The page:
I managed to figure out my hello world. And it worked! THen I decided to move my file directory for my java and class files so it would be easier to access long term. Now, I can't seem to get it to work again. I've altered the CLASSPATH for the new directory and have changed directory in the command prompt but no luck. I deleted the class file I'd created and recreated that--it worked--but when I run the class file I now have a nice long error.
My Entry: java MyFirstApp
Exception in thread "main" java.lang.NoClassDefFoundError: MyFirstApp Caused by: java.lang.ClassNotFoundException: MyFirstApp at java.net.URLClassLoader$1.run<URLClassLoader.java:200> at java.security.AccessController.doPrivileged<Native Method> at java.net.URLClassLoader.findClass<ClassLoader.java:307> at sun.misc.Launcher$AppClassLoader.loadClass<Launcher.java:301> at java.lang.ClassLoader.loadClass<ClassLoader.java:252> at java.lang.ClassLoader.loadClassInternal<ClassLoader.java:320> Could not find the main class MyFirstApp. Program will exit.
Maybe it's just too late in the day for me to be thinking. My guess is I made a mistake in moving the file somehow, but I've checked everything I can think of. Any thoughts based on this error?
After java.zip in your CLASSPATH, is that .; or ;.;?
Joined: Oct 13, 2005
There is no end of confusion about PATH and CLASSPATH, compounded by the fact that people remember older versions of Java where you did need to set a CLASSPATH.
PATH is where the operating system looks for the java program. If you are getting error messages from the java program your PATH must be correct. The two lines you quoted look like correct PATHs. The only problem you might have is that you will have to update them both whenever you upgrade to a newer version of Java.
CLASSPATH is where the java program looks for .class files. Since you have a . in your system CLASSPATH, it ought to work. Try writing PATH %PATH% CLASSPATH and %CLASSPATH% at the command line and see what happens. Those (or some of them!) ought to show you what the computer thinks the PATH and CLASSPATH are.
Most likely explanations for the error message you are getting:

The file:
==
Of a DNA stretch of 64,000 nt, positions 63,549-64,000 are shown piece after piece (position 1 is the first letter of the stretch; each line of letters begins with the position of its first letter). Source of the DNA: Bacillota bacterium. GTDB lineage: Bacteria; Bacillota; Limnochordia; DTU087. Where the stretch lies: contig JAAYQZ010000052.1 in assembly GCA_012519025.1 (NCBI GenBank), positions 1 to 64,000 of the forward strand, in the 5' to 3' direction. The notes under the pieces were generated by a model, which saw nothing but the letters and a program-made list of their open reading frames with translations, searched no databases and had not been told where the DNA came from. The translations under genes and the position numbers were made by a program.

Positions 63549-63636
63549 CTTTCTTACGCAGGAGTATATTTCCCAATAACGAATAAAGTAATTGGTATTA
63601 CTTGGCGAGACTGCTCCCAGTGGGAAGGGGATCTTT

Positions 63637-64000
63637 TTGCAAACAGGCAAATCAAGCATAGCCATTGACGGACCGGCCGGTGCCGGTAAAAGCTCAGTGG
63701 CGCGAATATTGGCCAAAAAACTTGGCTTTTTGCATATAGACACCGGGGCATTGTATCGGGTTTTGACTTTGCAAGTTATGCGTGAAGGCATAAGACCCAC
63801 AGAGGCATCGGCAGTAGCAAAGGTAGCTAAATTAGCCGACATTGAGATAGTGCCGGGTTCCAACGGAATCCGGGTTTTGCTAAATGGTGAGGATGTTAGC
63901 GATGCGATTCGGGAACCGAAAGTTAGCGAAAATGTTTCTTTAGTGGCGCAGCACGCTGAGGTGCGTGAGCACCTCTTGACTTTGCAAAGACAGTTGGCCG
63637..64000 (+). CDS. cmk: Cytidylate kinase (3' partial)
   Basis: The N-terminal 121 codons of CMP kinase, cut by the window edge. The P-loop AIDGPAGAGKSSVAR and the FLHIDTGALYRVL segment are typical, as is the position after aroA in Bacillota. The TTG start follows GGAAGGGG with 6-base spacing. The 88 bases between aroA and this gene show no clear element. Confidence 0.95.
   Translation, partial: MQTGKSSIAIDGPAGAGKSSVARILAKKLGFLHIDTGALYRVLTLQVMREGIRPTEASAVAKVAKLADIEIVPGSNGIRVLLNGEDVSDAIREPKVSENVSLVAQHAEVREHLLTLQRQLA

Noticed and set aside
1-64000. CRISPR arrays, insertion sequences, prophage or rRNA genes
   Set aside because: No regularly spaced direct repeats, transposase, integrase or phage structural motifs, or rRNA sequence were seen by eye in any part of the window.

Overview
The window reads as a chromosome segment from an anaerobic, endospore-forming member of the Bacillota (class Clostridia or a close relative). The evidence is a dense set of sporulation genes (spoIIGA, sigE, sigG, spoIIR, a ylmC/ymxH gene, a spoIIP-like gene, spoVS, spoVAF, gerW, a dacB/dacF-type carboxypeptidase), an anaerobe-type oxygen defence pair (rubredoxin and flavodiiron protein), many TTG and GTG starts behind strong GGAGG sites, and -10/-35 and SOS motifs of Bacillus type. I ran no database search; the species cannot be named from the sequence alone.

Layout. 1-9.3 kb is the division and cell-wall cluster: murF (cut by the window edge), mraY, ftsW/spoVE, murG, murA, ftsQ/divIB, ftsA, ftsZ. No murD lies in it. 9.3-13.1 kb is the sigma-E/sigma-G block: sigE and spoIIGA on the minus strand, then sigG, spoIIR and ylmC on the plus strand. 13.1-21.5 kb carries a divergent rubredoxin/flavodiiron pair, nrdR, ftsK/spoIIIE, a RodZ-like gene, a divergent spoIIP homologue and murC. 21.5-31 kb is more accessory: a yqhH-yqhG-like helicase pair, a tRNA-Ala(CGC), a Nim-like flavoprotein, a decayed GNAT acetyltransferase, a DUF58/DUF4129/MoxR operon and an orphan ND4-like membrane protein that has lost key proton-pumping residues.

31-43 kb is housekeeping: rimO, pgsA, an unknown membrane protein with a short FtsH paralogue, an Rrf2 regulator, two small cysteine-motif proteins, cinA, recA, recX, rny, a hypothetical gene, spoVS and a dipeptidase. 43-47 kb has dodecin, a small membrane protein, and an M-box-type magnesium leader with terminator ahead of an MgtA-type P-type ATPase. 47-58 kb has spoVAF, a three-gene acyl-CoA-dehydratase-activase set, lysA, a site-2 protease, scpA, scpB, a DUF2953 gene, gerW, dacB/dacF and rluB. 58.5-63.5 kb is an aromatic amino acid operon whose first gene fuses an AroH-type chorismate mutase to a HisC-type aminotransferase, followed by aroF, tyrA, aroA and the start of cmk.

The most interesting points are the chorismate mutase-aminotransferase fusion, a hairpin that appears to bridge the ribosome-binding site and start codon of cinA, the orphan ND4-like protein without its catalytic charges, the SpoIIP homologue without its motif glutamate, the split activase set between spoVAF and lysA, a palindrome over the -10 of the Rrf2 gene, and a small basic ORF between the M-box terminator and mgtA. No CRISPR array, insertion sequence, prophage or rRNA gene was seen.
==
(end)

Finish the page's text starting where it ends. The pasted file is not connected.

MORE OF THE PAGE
You are not in the same folder as the .class file. Try the dir command to find the .class file.
Instruction misspelt; it is very fussy and case-sensitive, so the tiniest error will stop it working.
I presume you don't have a package statement in any of your files? It is different if you have a package statement. You run your file by
Navigating to the folder where your .java file resides
Entering javac MyFirstApp.java
Then java MyFirstApp
You can use the dir command at any point to find whether the files actually exist.
Joined: Nov 29, 2008
Thank you to everyone who's responded so far. I tried retyping, checking for typos, none I see. The javac command still seems to work, but not java. I typed PATH in the command prompt and got what seemed correct, however when I typed CLASSPATH I got the message:
'CLASSPATH' is not recognized as an internal or external command, operable program or batch file.
Just for the record, i tried it in all caps and all lower case.
Also, just to try, I renamed my folder "JavaFiles" from "Java Files" in case the space caused a problem (and updated the CLASSPATHs to reflect it.
I am running Vista, I don't think I mentioned that earlier - is there some known Vista problem?
Joined: Nov 29, 2008
Okay, upon further research I'm pretty sure it has something to do with CLASSPATH. I deleted the CLASSPATH reference entirely, and now, as long as I'm in the correct directory I'm fine. I'll stick with that for now, unless someone knows how my CLASSPATH could be fixed.
Originally posted by Michelle Noonan: ... I deleted the CLASSPATH reference entirely, and now, as long as I'm in the correct directory I'm fine...
That's exactly how it's supposed to work. If no CLASSPATH is specified, Java's default is to look in the current directory.
When you get to the point of needing classes in other directories, you will learn about using the classpath flag when compiling and running. At that point, the whole concept should start making more sense, and you will appreciate the drawbacks of having a system CLASSPATH set.
In the meantime, welcome to JavaRanch! [ November 30, 2008: Message edited by: marc weber ]